Accessibility links

Amnesty International Warns Censorship Will Damage Internet


Amnesty International warns that the Internet could change dramatically, unless action is taken against the erosion of online freedoms. From London, Tendai Maphosa has more in this report for VOA.

Amnesty International UK made the warning before a global Web-cast conference that will feature victims of Internet repression from around the world.

Amnesty International UK Campaign Director Tim Hancock said "the virus of Internet repression" is spreading. He cited China, where the Internet allows economic growth but curbs free speech or privacy. Hancock said dozens of governments are following the Chinese model by arresting bloggers and blocking Web sites.

He accused major Internet companies of attempting to expand their markets by colluding with governments' efforts to control what people see on line. Amnesty says Internet companies such as Cisco, Google, Microsoft and Yahoo! are providing filter hardware and releasing personal data that leads to arrests.

When challenged on their presence in countries such as China, the Internet companies have maintained that they are simply abiding by local laws.

Amnesty spokesman Steve Ballinger told VOA that the companies are putting profit ahead of the human rights of web users who are their customers.

"Companies have tried to use local laws as an excuse for the way they have operated in these countries," said Ballinger. "All Amnesty is saying is the companies have an obligation to act within international human rights standards and global human rights norms and just because the laws in a country like China for example might require them to act against human rights that does not mean they must roll over and do so without a fight."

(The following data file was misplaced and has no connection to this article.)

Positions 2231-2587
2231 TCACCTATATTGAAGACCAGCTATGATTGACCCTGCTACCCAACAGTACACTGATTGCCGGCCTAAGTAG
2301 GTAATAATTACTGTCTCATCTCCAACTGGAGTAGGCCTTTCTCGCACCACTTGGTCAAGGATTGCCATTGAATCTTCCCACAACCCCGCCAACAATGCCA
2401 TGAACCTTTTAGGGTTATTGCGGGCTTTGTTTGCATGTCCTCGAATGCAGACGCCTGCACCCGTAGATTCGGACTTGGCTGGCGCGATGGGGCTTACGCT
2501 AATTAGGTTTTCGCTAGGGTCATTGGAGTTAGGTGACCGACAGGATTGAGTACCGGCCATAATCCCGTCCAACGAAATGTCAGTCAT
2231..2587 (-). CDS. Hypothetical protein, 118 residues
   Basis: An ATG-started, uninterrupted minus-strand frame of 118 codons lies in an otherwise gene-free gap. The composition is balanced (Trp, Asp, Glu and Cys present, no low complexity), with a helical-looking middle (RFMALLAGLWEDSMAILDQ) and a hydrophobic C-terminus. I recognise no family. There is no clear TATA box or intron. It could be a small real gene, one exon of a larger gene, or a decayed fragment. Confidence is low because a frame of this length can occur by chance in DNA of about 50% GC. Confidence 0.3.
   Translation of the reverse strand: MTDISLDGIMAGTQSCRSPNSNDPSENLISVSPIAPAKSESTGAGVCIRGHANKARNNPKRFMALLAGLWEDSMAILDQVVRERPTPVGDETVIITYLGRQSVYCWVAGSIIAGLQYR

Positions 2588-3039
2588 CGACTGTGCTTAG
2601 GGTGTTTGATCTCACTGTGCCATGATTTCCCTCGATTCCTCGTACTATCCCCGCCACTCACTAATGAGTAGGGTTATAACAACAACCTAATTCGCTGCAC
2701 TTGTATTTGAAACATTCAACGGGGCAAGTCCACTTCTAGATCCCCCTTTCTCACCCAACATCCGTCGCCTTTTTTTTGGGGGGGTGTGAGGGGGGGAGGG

Amnesty noted an increase in reports of 'Internet filtering' around the world. It says some governments block access to specific sites or sites featuring particular words or themes.

Azerbaijan, Bahrain, Burma Ethiopia, India, Iran, Morocco, Saudi Arabia, South Korea, Thailand and Tunisia are named as among at least 25 countries where state mandated net filtering is practiced.

Politically motivated closures of Web sites and Internet cafes, as well as threats or imprisonment are more widespread, Amnesty says. It gave the example of Egyptian blogger Abdul Kareem Nabeel Suleiman who was sentenced to four years of prison earlier this year for "contempt of religion" and "defaming the President of Egypt."

The conference Web cast is entitled Some People Think the Internet is a Bad Thing: The Struggle for Freedom of Expression in Cyberspace can be watched on www.amnesty.org.uk/Webcast.

It will look into the future of Internet freedom and how Web users are using the power of the Internet to resist attempts to repress freedom of speech by governments and global information technology companies.

Amnesty said it recognizes the need for some limits to freedom of expression, such as stopping Web sites promoting racial hatred, violence or child pornography.

XS
SM
MD
LG